China Southern Makes Comeback As World’s Largest Airline

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China Southern has almost managed to return to its pre-COVID levels
China Southern has almost managed to return to its pre-COVID levels. Source: OAG

China Southern Airlines is back as the world’s largest airline, climbing above U.S carriers Delta and American Airlines, OAG said on Monday in a report that said that the top ten airlines look pretty settled now with some ‘distance’ to Shenzhen Airlines, placed 11th.

With the domestic aviation market remaining relatively unfazed in China, the airline has capitalised on the global downturn in aviation to claim the top spot, Simpleflying.com said in it’s report.

While other major airlines worldwide have drastically reduced their operating capacity, China Southern has almost managed to return to its pre-COVID levels, the Simpleflying report said adding that whether or not the airline will stay on top remains to be seen, as just last week Delta Air Lines celebrated becoming the world’s largest before being overtaken.

OAG noted that amongst the largest twenty airlines in the world the fastest growing carrier this week was LATAM who added back a further 5 percent capacity but continue to only operate one-third of their January schedules as they emerge out of Chapter 11 and the Latin American market begins to recover.

The last week has seen plenty of coverage of the tough conditions facing both Cathay Pacific and Singapore Airlines. Cathay Pacific are currently operating just 18 percent of their pre COVID-19 levels and for Cathay Dragon the situation is even worse at just 8 percent as their historic reliance on the China market impacts and current restrictions frustrate any hope of a recovery.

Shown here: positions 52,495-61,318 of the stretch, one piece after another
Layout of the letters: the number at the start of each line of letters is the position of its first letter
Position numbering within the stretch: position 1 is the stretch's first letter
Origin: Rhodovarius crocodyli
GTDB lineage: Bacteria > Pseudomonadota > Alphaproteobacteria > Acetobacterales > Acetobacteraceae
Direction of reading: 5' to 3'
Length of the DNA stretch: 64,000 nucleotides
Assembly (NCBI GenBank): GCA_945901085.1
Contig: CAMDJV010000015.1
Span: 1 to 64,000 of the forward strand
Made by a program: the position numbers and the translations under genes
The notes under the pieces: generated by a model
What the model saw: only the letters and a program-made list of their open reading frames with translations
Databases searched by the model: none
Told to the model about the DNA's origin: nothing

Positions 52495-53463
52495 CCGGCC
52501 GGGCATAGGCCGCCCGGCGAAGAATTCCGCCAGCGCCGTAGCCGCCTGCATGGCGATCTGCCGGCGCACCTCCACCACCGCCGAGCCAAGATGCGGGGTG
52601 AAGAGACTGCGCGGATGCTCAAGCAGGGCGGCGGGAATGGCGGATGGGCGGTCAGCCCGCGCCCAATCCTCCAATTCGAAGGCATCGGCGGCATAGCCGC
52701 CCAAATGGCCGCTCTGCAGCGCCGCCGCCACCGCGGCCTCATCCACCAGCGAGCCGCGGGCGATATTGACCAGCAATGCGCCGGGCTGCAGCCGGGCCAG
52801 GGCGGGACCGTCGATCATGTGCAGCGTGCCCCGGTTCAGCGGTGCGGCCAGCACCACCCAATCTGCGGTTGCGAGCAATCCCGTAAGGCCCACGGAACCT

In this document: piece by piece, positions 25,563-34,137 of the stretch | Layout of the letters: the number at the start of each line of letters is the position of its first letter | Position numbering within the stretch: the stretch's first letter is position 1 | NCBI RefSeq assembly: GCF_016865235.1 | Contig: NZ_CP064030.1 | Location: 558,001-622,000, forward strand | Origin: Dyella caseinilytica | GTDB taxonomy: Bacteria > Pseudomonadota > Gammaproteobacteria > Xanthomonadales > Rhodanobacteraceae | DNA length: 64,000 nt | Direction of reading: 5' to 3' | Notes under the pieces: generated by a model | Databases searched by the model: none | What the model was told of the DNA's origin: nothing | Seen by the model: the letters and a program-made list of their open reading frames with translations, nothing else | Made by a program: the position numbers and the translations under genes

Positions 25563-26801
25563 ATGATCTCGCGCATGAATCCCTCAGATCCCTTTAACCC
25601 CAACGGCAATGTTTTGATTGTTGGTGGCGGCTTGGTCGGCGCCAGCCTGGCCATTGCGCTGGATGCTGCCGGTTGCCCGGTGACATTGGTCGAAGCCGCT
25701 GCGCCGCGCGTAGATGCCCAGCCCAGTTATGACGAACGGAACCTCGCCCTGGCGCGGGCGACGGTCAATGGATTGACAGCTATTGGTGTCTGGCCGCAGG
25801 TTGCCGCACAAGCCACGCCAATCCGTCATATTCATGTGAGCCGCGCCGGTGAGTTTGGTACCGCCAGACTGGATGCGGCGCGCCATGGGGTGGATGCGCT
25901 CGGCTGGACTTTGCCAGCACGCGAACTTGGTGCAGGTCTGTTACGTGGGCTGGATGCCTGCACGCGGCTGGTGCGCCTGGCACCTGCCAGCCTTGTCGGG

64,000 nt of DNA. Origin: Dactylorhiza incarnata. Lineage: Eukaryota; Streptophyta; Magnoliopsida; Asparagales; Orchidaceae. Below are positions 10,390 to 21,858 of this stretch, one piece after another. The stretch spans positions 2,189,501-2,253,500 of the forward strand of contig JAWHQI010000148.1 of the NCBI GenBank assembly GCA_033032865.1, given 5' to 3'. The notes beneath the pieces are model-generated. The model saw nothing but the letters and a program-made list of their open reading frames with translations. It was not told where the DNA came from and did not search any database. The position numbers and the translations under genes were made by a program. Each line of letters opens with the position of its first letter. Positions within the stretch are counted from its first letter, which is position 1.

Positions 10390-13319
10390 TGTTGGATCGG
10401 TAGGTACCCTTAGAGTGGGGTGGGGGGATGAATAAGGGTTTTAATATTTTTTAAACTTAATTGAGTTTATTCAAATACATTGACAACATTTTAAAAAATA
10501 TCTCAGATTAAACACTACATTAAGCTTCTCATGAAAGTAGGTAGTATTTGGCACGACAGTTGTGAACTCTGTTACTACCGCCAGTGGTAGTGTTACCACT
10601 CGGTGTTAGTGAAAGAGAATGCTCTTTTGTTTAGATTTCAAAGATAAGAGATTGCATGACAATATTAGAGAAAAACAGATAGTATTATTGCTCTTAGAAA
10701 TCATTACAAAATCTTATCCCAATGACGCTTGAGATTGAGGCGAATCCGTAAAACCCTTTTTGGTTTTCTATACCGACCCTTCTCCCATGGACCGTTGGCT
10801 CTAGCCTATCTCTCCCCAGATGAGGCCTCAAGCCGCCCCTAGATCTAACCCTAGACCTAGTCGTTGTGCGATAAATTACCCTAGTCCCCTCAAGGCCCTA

For Singapore Airlines the current recovery rate of 10 percent and continuing costs and commitments to adverse fuel hedges has led to the carrier using a large chunk of the funding they received from shareholders earlier in the year.

The regional bright spot continues to be South Asia where more capacity has been introduced in both India and Bangladesh and if that capacity can stick in the market it will obviously be a welcome development, OAG said.

India, it said continued to move up the country chart into third place as a consequence of another 270,000 seats being added with some 12% growth placing the country amongst the fastest growing major markets in the world. Only three of the top ten country markets saw an increase in capacity week on week.

Impressively, the United Kingdom re-entered the top ten by not seeing as heavy capacity cuts as both Spain and Germany which are now in 13th and 14th places respectively; Spain reporting 7% fewer seats and Germany 11%. With Vietnam in eleventh position and within 14,000 seats of the UK this week’s appearance may be no more than a brief visit to the top ten.